Presented by: Maheshwari Rathod

 Clostridium is a genus of Gram-positive bacteria,

belonging to the Firmicutes.  They are obligate anaerobes capable of producingendospores.  Singly or in chains.  Remain viable for thousands of years.

Histotoxic clostridia
 The exotoxins produced by these clostridia produce

local tissue necrosis and systemic toxaemia.  Examples include C. chauvoei, the major cause of blackleg, and C. novyi type B, which causes black disease.

List of clostridia & diseases
     

Clostridium chauvoei – Blackleg Clostridium septicum -Malignant oedema -Braxy (sheep) Clostridium novyi type A -Big head of rams Clostridium novyi type B -Black disease (necrotic hepatitis) Clostridium haemolyticum (C.novyi type D) –Bacillary haemoglobinuria Clostridium sordellii -Gas gangrene Abomasitis

C. chauvoei
 Blackleg (gangrenous myositis),caused by C. chauvoei,

is the most common clostridial disease seen in cattle.  Gangrenous myositis occurs less commonly in sheep.  However, C.chauvoei commonly causes a postparturient metritis of sheep.

Black leg
 The majority of blackleg cases occur in young cattle (3

months to 2 years of age) during the summer month.  Crepitation is present over affected muscle masses, which are initially warm and painful; later becoming cold and insensitive.  Death usually occurs within 12-24 hours following signs of systemic toxaemia: dyspnoea, recumbency and coma.

Post mortem lesions
 At post-mortem examination lesions are principally

found in the large muscle masses of the fore- and hindquarter.  There is a characteristic rancid odour from recently dissected lesions.  Visceral lesions due to C. chauvoei infection, such as pericarditis and pleurisy, are frequently seen.

Clostridium septicum
 C. septicum is primarily associated with malignant
 oedema in cattle and sheep.  Signs of malignant oedema include subcutaneous

accumulation of fluid, dullness and inappetence.  The lesion may be associated with a wound or may occur following intramuscular injections.  C. septicum also causes abomasitis of sheep, known as braxy.

C . novyi type D
 C. novyi type D causes bacillary haemoglobinuria of
 

cattle. Clinical disease is characterised by the presence of dark red urine and fresh blood in the rectal contents. On post-mortem examination all cases have a mahogany-coloured liver in which there is a least one focal area of necrosis. The urine is dark red and there is blood in the faeces. Jaundice is present in all cases, but the intensity varies from slight to pronounced.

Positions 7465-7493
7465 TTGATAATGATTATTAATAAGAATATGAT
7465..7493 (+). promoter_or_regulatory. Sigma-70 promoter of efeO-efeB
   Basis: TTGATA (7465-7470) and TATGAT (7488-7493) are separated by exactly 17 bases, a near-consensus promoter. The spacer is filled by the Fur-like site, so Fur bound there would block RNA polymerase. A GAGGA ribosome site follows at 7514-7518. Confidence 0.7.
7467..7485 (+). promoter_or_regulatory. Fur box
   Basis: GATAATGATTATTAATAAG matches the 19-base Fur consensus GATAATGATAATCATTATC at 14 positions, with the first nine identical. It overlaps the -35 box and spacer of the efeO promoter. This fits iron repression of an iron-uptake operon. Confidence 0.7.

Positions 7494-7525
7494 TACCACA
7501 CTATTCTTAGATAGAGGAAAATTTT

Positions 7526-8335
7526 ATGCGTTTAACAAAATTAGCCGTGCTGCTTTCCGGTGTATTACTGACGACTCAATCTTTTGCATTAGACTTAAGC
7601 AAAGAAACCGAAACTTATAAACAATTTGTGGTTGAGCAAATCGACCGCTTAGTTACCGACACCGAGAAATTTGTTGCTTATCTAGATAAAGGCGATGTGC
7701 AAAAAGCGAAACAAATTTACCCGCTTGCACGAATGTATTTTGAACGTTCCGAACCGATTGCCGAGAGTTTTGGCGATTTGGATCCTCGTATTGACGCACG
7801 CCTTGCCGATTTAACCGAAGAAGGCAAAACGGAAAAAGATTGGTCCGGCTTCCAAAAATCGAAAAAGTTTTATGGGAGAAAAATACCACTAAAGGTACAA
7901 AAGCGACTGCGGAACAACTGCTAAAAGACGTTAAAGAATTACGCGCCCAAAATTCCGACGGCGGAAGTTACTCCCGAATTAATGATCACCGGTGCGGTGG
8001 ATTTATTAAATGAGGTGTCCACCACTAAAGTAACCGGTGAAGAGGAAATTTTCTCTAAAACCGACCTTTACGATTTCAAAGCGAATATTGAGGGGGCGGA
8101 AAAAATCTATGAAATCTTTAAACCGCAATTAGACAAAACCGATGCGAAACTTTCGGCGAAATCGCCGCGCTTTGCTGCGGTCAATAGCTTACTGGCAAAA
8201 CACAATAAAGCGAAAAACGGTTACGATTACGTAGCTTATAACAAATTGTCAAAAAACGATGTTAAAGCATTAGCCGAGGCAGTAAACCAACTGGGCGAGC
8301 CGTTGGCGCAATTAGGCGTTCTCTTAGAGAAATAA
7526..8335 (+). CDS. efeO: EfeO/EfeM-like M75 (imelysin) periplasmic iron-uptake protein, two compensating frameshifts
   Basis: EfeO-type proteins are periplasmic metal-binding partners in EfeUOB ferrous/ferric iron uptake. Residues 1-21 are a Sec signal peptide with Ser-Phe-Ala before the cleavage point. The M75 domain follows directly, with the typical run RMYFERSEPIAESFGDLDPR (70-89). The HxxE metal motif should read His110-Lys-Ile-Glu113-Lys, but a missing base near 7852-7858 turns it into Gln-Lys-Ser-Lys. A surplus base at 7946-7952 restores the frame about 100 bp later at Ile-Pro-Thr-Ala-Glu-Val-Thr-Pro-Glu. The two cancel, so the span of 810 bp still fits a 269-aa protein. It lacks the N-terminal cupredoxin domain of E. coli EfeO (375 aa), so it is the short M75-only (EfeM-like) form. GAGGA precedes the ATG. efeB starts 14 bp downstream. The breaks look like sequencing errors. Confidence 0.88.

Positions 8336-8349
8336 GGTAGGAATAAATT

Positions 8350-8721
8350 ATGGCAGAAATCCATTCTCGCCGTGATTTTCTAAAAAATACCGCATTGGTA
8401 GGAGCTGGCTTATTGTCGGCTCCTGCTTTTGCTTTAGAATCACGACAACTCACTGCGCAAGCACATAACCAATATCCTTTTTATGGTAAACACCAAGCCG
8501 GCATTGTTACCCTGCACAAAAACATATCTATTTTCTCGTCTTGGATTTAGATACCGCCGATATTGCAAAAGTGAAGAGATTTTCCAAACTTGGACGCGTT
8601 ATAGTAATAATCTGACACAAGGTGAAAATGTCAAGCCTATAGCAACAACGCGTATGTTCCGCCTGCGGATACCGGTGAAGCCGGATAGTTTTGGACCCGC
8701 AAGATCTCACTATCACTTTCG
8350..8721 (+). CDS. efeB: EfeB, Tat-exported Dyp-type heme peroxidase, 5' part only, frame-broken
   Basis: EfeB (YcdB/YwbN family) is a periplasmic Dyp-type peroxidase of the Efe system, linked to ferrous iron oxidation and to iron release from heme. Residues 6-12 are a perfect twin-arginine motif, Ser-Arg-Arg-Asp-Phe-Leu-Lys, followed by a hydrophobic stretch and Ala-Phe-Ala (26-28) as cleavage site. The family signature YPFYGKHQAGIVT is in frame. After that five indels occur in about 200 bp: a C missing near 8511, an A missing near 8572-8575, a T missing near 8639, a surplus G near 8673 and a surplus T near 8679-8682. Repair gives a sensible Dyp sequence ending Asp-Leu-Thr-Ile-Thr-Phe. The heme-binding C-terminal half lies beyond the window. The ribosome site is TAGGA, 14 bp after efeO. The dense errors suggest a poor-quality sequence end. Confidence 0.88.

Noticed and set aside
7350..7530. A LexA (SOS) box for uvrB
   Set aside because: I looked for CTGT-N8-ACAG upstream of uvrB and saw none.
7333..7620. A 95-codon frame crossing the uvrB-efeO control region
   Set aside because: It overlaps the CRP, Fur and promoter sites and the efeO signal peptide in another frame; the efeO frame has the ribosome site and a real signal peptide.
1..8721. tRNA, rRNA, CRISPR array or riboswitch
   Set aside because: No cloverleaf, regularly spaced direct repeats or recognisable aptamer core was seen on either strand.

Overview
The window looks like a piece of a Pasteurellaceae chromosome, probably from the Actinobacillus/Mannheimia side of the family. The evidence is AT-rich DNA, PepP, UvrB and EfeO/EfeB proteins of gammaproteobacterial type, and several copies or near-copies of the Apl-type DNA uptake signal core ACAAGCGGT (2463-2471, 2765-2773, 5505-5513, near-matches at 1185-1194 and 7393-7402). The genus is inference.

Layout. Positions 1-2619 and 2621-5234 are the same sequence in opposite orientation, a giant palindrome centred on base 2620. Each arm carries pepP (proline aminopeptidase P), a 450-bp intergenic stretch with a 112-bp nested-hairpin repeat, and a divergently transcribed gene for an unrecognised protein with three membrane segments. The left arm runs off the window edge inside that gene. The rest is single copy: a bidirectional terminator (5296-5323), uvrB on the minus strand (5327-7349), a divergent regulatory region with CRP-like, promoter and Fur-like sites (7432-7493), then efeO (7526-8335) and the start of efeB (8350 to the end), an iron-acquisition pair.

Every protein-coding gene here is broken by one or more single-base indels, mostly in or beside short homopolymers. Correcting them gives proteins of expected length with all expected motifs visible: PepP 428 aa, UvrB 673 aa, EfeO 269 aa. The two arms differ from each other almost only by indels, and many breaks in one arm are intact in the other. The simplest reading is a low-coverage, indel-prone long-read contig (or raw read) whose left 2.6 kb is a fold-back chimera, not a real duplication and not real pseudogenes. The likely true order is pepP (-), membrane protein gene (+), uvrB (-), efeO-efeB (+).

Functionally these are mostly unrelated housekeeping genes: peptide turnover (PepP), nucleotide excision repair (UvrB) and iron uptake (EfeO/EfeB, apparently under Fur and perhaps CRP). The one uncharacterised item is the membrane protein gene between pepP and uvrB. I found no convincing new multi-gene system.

•C. novyi may be identified in the liver lesion by the fluorescent antibody technique.
•In order to differentiate C.novyi type D from C. novyi type B, toxin-antitoxin tests are required

C. Sordellii
 C. sordellii was traditionally associated with gas

gangrene, a wound infection of cattle and sheep.  It has also been associated with acute abomasitis in young lambs, 3-10 weeks of age, and sudden death  abomasitis in finishing lambs of 6-12 months of age

PM Lesions
 Post-mortem lesions of C. sordellii
 abomasitis vary depending on the age  of the sheep.

 In lambs 3-10 weeks of age the abomasum is partially

distended and displaced.  The abomasal wall is thickened due to a combination of emphysema and oedema.  Erosions and congestion are present in the abomasal mucosa.

• Erosions

and congestion are present in the abomasal mucosa. • The main feature of C. sordellii abomasitis in lambs 4-6 months of age is abomasal congestion with some ulceration. • The carcasses appear toxaemic. Post-mortem findings in older ewes are less specific.

•Blood-tinged fluid in the abdominal cavity and a perforated abomasal ulcer. •C. sordellii may be identified in the abomasum by the fluorescent antibody technique.

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